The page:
Ted Bergstrom 
Economics Department 
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Big Deals and No Big  Deals with Elsevier

European Economic Assn Disowns Elsevier's EER, and starts new JEEA
with MIT Press
EEA announcement

New Open Access Journal in Economics is launched (Aug 2005).
Theoretical Economics

Elsevier's profits
Check out  Morgan Stanley's research report

Who gets the loot?

More on executive pay


Weasel's Manual of Apologies  for 
Misbehaving Monopolists

Did you think politicians had a monopoly on meretricious arguments? 

The P.T. Barnum List

Would you believe that there are two economics journals that cost more than $8000 per year but  have almost no citations? Who are the libraries that subscribe to them?

The Parable of the Anarchists' annual meeting.

Why doesn't competition eliminate
excess profits in the journal industry?

Ted Bergstrom's 
Journal Pricing Page

My Papers  on Journal Pricing

This link includes papers that I have written or coauthored on journal pricing and a couple of responses from writers who disagreed with my views. 

Why are we doing free referee work for rogue  journals that skim huge profits from our research budgets and  restrict access to libraries at the richest universities?
Paul Courant, Preston McAfee and I are collecting information on prices paid by libraries to large publishers for Big Deal bundled site licenses.  Many of these contracts have confidentiality clauses that were insisted on by the publishers.  Fortunately most state open records acts overrule these clauses in contracts with state institutions. We are requesting copies from state universities by invoking state open record acts.  We are also requesting copies of contracts that do not have confidentiality clauses from universities and other agencies to which open records acts do not apply.
Elizabeth Dhuey and I   have recently updated my data on prices per page and per citation for  about 300 economics journals.  The data is now available for 2004 as well as for 1999.  We also have collected some data on prices and values of physics journals.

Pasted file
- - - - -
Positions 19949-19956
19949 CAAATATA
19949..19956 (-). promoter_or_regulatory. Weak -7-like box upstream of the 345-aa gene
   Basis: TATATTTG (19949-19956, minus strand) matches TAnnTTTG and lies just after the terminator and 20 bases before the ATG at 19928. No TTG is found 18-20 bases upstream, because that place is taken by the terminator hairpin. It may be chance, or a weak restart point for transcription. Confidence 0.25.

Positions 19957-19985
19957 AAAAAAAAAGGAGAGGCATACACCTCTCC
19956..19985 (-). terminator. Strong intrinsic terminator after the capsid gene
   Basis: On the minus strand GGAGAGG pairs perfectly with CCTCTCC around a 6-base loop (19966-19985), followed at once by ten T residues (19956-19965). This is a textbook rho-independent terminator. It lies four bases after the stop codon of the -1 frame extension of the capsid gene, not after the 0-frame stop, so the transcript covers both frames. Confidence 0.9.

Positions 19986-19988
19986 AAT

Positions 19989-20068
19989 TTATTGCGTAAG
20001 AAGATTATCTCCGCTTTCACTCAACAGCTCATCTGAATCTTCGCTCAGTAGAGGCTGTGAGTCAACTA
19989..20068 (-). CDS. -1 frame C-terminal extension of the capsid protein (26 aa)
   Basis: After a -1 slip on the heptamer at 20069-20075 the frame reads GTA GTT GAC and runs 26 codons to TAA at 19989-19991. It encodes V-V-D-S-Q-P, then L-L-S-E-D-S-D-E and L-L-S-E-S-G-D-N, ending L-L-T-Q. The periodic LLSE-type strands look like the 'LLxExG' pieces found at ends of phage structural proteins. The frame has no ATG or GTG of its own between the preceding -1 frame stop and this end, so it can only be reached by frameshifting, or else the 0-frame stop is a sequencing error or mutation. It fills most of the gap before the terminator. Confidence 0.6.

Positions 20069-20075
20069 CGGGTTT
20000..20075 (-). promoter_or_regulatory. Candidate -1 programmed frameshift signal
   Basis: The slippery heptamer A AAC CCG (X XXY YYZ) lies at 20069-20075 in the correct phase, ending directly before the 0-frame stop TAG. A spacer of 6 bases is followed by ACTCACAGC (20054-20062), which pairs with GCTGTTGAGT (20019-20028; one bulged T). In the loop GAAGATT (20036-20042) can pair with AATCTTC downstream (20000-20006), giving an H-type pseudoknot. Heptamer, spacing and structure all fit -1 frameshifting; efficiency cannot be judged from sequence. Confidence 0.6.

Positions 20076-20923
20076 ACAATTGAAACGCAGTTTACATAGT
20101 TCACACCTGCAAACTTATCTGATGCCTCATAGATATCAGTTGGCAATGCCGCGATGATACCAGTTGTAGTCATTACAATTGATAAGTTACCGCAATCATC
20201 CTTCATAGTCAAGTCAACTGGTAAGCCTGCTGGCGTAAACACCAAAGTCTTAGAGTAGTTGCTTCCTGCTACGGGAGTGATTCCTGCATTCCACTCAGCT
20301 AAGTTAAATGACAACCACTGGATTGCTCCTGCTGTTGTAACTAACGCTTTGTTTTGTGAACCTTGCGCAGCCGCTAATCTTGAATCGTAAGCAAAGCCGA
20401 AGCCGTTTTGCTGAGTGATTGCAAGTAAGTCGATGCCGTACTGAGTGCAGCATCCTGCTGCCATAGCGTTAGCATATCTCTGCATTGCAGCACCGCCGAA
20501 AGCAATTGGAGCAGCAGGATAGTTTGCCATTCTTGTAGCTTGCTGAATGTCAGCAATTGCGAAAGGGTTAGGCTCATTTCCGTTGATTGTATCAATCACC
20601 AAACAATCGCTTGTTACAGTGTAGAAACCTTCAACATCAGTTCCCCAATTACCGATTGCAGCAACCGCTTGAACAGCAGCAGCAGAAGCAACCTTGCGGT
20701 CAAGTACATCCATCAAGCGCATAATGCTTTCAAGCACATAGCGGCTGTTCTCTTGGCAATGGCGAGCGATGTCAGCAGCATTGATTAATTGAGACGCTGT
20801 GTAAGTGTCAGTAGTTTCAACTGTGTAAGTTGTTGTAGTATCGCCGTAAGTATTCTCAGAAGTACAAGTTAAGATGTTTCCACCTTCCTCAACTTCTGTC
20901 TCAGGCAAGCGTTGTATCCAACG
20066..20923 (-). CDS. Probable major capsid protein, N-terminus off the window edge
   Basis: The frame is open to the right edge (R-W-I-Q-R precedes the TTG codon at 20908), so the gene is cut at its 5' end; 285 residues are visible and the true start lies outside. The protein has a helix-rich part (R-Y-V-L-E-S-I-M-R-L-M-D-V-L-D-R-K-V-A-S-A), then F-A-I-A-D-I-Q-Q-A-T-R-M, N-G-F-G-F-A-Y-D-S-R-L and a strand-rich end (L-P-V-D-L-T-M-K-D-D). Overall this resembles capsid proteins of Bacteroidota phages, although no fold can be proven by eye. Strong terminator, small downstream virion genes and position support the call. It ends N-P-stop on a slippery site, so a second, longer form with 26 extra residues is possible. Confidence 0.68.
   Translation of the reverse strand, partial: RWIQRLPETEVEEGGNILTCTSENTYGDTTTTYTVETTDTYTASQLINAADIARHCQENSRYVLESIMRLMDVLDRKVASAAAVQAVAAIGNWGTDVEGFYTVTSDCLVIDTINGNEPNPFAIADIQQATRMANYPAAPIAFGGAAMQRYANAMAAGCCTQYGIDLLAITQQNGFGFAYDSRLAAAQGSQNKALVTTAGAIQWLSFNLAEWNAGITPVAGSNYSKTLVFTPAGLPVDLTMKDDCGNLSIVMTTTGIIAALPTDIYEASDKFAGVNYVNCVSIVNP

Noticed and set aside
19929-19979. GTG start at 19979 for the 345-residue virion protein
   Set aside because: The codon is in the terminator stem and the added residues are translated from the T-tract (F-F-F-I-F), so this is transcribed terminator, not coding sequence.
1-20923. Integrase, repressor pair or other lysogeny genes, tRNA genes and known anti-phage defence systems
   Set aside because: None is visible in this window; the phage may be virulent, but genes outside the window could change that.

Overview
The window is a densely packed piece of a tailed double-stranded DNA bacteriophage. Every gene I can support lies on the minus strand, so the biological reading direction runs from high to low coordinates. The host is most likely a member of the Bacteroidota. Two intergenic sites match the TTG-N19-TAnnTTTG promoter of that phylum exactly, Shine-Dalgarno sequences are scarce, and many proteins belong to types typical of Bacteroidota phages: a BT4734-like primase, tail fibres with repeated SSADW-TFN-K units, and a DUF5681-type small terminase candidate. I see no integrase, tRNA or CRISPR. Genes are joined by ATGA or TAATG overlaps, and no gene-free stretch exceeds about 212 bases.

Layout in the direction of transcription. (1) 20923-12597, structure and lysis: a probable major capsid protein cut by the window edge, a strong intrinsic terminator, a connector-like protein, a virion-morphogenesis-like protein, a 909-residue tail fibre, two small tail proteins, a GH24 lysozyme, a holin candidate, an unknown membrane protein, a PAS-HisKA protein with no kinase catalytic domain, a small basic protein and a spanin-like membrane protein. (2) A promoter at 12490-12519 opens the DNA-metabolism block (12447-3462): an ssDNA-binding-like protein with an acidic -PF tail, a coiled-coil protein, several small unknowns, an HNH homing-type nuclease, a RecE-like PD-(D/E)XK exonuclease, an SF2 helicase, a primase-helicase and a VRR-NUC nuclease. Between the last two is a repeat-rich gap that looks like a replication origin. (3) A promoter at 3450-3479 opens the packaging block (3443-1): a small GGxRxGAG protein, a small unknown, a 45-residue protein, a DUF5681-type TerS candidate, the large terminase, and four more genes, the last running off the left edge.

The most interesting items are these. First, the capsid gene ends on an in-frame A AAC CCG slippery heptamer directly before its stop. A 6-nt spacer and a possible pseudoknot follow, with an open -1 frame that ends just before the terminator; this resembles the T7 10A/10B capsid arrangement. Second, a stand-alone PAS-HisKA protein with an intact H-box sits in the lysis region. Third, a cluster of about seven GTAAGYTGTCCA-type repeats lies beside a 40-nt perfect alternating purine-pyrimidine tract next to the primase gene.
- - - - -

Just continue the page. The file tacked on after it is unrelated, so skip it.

• Databases on prices and citations in all disciplines
    • Journalprices.com     Preston McAfee and I, with the   assistance of Vera te Velda,  have assembled a database that records  price per article,   price per citation, and for-profit status of about 7000 academic journals in all disciplines and classifies them  as "good, medium, or bad buys".
    • Eigenfactor.org  I have been working with Carl Bergstrom, Jevin West, and Ben Althauser of the University of Washington, using a Google-like algorithm  to construct recursively  weighted citation scores for more than 20,000 journals, newspapers, and other media. 
    Will the problem of overpriced commercial journals be less severe, as  we move from print access  to electronic journals?  What should the role of university libraries be in all this? 

    I have pointed out before that by far the most expensive journals in economics are two journals published by Emerald Press.  See my discussion of the  P.T. Barnum List.  A librarian at Cornell has discovered some even more remarkable wool that this publisher has been able to pull over gullible eyes.  

    Some professional societies whose journals had been captured and overpriced by commercial publishers have broken away from these publishers and started new competing journals.   There is also a growing number of interesting new reasonably priced (and sometimes free) electronic journals. 
It is in your interest to put all of your papers on the web so that all can access them.  Some tips on how to do this.